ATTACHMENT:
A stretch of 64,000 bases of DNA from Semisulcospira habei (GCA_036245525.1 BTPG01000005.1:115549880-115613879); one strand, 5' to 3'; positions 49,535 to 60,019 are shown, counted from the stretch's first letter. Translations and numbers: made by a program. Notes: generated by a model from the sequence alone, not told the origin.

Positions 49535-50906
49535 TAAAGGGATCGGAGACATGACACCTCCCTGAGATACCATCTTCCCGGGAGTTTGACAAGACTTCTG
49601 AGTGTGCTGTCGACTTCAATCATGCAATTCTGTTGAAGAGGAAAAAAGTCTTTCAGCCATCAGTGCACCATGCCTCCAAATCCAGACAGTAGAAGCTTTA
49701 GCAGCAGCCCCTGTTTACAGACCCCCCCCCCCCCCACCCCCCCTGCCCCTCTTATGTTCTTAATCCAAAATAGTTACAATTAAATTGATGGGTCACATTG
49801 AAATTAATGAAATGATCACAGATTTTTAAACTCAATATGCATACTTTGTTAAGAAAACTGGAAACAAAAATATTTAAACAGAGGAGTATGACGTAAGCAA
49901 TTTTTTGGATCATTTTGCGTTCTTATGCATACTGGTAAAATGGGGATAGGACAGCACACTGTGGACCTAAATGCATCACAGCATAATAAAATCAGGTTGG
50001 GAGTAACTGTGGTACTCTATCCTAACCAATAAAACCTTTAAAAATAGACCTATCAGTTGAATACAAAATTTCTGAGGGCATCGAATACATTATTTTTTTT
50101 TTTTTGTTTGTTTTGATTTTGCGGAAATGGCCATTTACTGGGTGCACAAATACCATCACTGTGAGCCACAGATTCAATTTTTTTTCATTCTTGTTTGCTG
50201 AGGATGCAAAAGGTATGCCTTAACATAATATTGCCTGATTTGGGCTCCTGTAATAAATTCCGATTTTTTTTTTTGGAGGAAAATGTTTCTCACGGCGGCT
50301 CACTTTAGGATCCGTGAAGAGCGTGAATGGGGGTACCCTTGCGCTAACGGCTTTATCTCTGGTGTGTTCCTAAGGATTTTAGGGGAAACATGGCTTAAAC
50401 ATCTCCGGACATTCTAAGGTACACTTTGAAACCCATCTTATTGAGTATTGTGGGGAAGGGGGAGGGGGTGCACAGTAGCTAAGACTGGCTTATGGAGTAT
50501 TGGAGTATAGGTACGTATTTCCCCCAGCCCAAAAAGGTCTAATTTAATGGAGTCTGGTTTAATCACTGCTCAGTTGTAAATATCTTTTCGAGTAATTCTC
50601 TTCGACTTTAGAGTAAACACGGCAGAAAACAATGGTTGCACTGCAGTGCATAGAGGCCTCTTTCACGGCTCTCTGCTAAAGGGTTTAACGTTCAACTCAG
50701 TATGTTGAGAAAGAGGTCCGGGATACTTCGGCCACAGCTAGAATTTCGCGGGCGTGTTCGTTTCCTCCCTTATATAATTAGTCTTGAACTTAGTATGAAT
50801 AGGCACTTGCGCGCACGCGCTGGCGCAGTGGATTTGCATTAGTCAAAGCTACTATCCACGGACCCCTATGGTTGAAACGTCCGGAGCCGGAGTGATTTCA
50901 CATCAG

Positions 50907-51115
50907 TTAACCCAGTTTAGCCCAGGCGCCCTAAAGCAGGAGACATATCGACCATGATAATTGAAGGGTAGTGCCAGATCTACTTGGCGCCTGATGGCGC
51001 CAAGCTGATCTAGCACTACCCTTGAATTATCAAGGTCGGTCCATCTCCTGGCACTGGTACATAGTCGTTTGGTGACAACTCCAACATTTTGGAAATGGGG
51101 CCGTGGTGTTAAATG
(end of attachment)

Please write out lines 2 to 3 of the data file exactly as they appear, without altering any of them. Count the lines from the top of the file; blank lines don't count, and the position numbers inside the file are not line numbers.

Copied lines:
Positions 49535-50906
49535 TAAAGGGATCGGAGACATGACACCTCCCTGAGATACCATCTTCCCGGGAGTTTGACAAGACTTCTG